$ExcludeCommands = @'
'@ -split "`r`n"
$Commands = $Commands | Where { $ExcludeCommands -notcontains $_ }
$CommandReport += @{'ID'='2'; 'Description'= 'All manually excluded cmdlets'; Count=($ExcludeCommands | Measure-Object).count; 'Commands' = $ExcludeCommands}

ForEach($Command in $Commands)
    # Clear these variables after each iteration of the loop as they are used to control the flow
    $MandatoryParameters = $null
    $Output = $null

    # How many unique parameter sets this command offers
    $ParameterSetCount = ((Get-command $Command).ParameterSets | Measure-Object).count
    # If a default parameter set is present, it will be included here.  Otherwise this will be $null
    $DefaultParameterSet = ((Get-command $Command).DefaultParameterSet)

    # If there is only one parameter set (which means PowerShell will execute it automatically) extract a list of the mandatory toggle for each parameter for this set
    if ($ParameterSetCount -eq 1) { $MandatoryParameters = (((get-command $Command).parametersets).parameters.ismandatory) }
    # If there is more than one parameter set but a default is configured, extract a list of the mandatory toggle for each parameter for the default
    if ($ParameterSetCount -gt 1 -and $DefaultParameterSet) { $MandatoryParameters = ((get-command $Command).ParameterSets | where { $_.isdefault -eq $true }).parameters.ismandatory }

    # If the single parameter set or default parameter set contain any values set to true for ismandatory, this means it will prompt the user upon execution.  Exclude these
    # Alternatively if for any reason the mandatoryparameters variable is null, assume this command cannot be run without parameters
    if($MandatoryParameters -contains $True -or (!($MandatoryParameters))) { $InvalidCommands += $Command }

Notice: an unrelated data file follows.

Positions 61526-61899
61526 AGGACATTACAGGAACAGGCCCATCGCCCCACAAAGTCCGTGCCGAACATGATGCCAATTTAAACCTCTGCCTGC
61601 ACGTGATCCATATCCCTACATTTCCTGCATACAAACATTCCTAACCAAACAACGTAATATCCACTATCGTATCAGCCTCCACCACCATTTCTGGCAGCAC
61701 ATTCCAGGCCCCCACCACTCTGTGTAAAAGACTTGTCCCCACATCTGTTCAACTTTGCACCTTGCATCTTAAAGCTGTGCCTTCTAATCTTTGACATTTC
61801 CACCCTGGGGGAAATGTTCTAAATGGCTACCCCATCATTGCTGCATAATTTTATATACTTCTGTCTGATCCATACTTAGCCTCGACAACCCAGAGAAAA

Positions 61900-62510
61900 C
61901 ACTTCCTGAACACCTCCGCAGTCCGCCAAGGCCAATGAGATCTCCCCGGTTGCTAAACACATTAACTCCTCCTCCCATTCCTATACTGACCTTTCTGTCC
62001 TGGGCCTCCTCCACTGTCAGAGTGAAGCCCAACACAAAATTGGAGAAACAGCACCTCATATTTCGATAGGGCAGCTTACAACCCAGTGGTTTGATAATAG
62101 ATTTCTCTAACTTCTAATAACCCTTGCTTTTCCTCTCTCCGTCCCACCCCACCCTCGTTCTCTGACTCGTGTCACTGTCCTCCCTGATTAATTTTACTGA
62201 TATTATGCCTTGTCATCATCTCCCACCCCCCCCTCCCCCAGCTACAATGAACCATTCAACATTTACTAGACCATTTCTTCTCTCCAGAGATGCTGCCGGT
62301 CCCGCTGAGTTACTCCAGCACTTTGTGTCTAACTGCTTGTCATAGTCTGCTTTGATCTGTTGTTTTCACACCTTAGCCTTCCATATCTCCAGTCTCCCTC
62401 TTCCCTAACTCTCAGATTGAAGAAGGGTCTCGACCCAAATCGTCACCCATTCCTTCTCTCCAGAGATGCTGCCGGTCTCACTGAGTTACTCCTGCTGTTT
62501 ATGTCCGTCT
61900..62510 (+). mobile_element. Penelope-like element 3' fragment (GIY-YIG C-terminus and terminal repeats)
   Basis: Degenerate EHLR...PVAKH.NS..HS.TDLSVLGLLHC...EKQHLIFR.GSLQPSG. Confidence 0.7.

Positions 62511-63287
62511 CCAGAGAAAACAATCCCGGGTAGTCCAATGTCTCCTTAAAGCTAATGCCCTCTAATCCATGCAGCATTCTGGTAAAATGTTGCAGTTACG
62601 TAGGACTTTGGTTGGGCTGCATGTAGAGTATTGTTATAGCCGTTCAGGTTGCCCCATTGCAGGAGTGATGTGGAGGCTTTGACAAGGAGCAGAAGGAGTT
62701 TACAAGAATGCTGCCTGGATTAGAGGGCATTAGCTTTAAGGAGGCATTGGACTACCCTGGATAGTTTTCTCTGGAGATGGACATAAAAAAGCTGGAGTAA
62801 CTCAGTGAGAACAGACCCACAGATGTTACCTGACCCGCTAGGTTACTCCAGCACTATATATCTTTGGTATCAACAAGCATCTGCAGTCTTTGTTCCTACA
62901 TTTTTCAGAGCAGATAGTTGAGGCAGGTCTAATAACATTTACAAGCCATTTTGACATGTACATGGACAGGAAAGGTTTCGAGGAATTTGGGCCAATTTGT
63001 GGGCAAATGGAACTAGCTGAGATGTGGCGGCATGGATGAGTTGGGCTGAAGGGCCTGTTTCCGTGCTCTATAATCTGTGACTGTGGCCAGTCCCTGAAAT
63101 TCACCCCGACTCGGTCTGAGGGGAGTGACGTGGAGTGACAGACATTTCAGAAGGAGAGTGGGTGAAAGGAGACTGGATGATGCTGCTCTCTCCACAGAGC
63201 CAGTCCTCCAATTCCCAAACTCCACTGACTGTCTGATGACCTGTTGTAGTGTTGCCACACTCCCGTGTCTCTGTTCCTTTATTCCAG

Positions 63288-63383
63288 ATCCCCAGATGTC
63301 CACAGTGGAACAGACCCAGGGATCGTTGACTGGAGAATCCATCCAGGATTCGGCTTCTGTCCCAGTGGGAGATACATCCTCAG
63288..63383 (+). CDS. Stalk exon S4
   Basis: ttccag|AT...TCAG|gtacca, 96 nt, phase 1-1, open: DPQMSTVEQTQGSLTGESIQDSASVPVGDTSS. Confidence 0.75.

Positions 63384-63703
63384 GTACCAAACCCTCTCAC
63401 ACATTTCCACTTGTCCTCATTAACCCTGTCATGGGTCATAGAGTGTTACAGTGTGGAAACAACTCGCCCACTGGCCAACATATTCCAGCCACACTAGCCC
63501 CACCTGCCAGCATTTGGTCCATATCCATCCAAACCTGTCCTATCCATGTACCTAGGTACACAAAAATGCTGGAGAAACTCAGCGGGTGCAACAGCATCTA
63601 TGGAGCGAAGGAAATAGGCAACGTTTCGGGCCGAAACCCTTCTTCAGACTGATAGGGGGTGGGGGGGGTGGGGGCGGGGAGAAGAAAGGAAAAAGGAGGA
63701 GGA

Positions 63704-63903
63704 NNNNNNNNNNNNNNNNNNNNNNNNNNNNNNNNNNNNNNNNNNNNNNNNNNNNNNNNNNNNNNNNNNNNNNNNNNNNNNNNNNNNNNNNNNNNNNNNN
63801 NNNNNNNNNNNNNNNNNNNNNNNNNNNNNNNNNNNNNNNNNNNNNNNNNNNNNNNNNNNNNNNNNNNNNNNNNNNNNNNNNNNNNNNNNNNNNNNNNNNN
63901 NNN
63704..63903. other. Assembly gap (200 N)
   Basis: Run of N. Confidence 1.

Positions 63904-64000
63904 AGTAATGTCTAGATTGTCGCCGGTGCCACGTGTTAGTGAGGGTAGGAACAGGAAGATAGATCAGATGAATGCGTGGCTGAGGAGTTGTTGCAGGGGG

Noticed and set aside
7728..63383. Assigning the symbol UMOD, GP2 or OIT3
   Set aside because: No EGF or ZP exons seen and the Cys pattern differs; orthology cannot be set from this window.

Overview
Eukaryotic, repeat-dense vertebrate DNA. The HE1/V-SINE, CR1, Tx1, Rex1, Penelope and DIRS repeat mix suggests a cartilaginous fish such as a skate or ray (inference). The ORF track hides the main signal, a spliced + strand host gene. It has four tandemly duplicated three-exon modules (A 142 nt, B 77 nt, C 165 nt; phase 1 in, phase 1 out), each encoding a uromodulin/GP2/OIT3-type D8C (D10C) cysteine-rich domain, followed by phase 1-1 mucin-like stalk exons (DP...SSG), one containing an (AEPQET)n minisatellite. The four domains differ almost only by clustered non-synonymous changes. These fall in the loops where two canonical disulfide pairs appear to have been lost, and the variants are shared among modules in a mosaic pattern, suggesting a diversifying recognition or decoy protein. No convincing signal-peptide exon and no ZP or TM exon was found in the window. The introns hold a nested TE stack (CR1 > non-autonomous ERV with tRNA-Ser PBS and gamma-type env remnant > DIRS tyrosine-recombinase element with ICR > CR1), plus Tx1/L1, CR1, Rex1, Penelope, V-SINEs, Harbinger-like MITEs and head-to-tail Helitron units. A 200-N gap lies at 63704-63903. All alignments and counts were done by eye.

# If $MandatoryParameters is $False it means this command can be run without parameters so try executing it and write any errors to the screen in Yellow
        # Select only the first 5 lines so that commands that return very large amounts of data do not fill the screen.  5 is enough to get a feel for what the command returns
        try { $Output = Invoke-Expression "$Command -ErrorAction Stop | Select -first 5" }
        catch { write-host "*** [$Command] - $_" -ForegroundColor Yellow }

        # Must typecase $Output as a string as some cmdlets return $false by default which is a valid response but would make this if condition otherwise fail
            Write-Host "$Command" -ForegroundColor Green
            $Output | Out-string
            if($PauseAfterEach) { Read-Host "Press Enter for next Cmdlet" }
            $ValidCommands += $Command
        else { $NoDataCommands += $Command }

$CommandReport += @{'ID'='3'; 'Description'= 'All commands that returned valid output'; 'Count' = ($ValidCommands | Measure-Object).count; 'Commands' = $ValidCommands}
$CommandReport += @{'ID'='4'; 'Description'= 'All commands that executed but did not return any data'; 'Count' = ($NoDataCommands | Measure-Object).count; 'Commands' = $NoDataCommands}
$CommandReport += @{'ID'='5'; 'Description'= 'All commands that cannot execute without parameters'; 'Count' = ($InvalidCommands | Measure-Object).count; 'Commands' = $InvalidCommands}

$CommandReport = $CommandReport | % { new-object PSObject -Property $_}

$CommandReport | select ID, Description, Count, Commands | Format-Table -AutoSize